HUNDREDS OF BARRIERS IMPEDING FISH MOVEMENT

24 JUNE 2022

Can a small fish make its way up the rivers and tributaries in the Lower Barron, Mossman and Daintree catchments? That’s the basis for a project that’s assessing if infrastructure like weirs, dams and culverts are stopping fish moving upstream to nursery and breeding grounds.

These river catchments are hotspots for diadromous fish species like barramundi and jungle perch – adults spawn in estuaries and juvenile fish migrate upstream to freshwater habitat where they mature into adults.

More than 1600 potential barriers have been identified as part of a new project aiming to improve recreational fishing outcomes by improving waterway habitat connection.

Terrain NRM’s Lana Hepburn explains that a number of factors determine which barriers would be most beneficial to remediate to get good recreational fishing and ecological outcomes.

“The goal is to open as much habitat upstream as we can, so we look at where the barrier is in the catchment. If it’s closer to the coast it’s potentially blocking more upstream habitat – so the distance between each barrier is important too.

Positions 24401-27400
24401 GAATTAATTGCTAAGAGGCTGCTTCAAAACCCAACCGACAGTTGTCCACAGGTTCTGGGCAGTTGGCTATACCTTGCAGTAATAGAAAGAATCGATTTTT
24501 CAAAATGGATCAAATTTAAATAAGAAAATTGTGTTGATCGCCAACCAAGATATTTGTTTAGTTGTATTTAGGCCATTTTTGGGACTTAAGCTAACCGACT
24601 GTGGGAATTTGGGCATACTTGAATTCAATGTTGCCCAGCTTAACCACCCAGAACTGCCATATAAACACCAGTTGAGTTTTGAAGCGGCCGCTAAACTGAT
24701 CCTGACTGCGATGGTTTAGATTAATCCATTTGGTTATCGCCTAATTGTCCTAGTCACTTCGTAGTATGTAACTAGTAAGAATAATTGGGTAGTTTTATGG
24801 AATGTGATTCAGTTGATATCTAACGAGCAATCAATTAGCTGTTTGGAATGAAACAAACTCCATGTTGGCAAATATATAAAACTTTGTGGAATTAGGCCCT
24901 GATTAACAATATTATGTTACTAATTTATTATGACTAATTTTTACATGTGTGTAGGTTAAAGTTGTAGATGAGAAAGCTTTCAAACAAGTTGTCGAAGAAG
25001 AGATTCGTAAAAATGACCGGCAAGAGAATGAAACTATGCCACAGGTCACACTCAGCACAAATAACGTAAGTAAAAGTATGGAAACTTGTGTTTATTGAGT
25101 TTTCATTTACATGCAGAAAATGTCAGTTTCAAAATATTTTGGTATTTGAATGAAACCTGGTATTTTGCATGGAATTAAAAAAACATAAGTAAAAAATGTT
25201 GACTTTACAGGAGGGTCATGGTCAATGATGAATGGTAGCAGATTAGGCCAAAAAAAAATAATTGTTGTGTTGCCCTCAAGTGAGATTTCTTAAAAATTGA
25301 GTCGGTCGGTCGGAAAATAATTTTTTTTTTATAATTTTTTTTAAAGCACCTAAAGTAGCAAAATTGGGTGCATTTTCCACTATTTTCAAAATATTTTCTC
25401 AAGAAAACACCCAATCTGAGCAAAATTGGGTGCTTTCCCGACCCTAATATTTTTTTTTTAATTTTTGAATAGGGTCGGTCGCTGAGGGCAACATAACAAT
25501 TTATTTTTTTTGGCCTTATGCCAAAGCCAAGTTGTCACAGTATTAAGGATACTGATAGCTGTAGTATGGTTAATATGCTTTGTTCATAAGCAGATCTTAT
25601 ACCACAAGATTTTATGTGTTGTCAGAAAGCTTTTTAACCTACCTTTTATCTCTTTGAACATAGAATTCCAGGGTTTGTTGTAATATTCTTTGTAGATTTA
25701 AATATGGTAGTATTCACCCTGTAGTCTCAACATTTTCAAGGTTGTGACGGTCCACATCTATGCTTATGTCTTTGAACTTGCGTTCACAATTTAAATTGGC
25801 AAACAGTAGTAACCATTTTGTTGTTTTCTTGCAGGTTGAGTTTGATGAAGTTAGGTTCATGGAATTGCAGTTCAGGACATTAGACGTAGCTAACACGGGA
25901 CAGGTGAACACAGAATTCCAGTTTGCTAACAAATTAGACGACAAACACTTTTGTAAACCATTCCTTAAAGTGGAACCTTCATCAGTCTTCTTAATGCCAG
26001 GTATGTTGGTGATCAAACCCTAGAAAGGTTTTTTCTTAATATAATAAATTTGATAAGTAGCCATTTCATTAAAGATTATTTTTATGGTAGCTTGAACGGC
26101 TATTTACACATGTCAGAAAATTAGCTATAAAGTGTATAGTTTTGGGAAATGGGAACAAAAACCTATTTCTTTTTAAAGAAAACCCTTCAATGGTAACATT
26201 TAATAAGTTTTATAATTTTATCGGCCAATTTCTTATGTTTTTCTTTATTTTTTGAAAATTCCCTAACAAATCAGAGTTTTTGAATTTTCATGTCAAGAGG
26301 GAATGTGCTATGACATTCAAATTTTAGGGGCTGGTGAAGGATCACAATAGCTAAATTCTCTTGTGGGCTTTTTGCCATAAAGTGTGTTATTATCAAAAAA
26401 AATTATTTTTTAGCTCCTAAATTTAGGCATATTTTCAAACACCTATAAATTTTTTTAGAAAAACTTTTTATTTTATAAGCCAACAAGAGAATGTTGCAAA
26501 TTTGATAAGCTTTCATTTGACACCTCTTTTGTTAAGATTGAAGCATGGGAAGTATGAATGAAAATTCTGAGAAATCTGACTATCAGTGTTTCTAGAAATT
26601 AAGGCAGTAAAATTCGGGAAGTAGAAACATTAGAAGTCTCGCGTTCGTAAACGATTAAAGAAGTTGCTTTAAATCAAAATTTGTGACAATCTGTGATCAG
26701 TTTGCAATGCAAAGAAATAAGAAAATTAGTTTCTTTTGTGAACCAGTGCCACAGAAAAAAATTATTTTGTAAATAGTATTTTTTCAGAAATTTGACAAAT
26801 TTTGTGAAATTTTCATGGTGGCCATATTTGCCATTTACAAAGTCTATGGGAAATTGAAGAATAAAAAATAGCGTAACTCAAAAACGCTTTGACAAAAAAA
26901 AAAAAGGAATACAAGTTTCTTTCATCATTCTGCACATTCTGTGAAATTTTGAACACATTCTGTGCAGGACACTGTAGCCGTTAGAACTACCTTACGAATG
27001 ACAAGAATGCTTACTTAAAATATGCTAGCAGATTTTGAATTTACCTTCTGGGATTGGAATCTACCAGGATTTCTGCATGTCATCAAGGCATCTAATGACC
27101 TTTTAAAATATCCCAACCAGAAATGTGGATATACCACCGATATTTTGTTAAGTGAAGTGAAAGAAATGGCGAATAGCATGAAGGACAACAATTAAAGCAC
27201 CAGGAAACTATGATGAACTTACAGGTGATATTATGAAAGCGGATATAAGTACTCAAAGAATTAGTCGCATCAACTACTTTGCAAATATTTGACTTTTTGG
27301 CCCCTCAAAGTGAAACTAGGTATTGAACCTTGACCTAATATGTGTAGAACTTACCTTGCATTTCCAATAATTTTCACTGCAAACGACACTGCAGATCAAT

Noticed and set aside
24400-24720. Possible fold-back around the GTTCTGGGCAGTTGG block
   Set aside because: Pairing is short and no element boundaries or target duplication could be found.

“We also look at how connected a waterway is to the ocean. Barriers in rivers that connect to the ocean would be prioritised over small tributaries that flow into different creeks and rivers before hitting the ocean,” Lana said.

Some barriers are only obvious in low flow conditions during winter, but fish need to be able to migrate at different times of the year.

A field team from Terrain NRM, Wet Tropics Waterways and Dawul Wuru Aboriginal Corporation’s Yirrganydji Land & Sea Rangers have now physically inspected hundreds of barriers to assess their priority for remediation.

Terrain NRM car at creek causeway

“There’s only so much you can learn from geospatial mapping and aerial photography, which is how we identify the potential barriers, and then we need to get out and ‘groundtruth’ them,” said Lana.

“When we’re talking about barriers, a lot can stand in the way of fish! When they migrate upstream they are just small fingerlings and no bigger than a few centimetres, so you can see how their movement could be impeded.

“Causeways, crossings and culverts can all create drops that act like mini waterfalls which they can’t get past. Narrow pipes can also cause water to flow so fast they can’t swim upstream through it.”

The findings will be shared with groups around the region who also have an interest in improving fish habitat connectivity.

The “Connecting Wet Tropics Waterways for Sustainable Recreational Fishing” project is funded by Terrain NRM through the Australian Government’s Fisheries Habitat Restoration Program.

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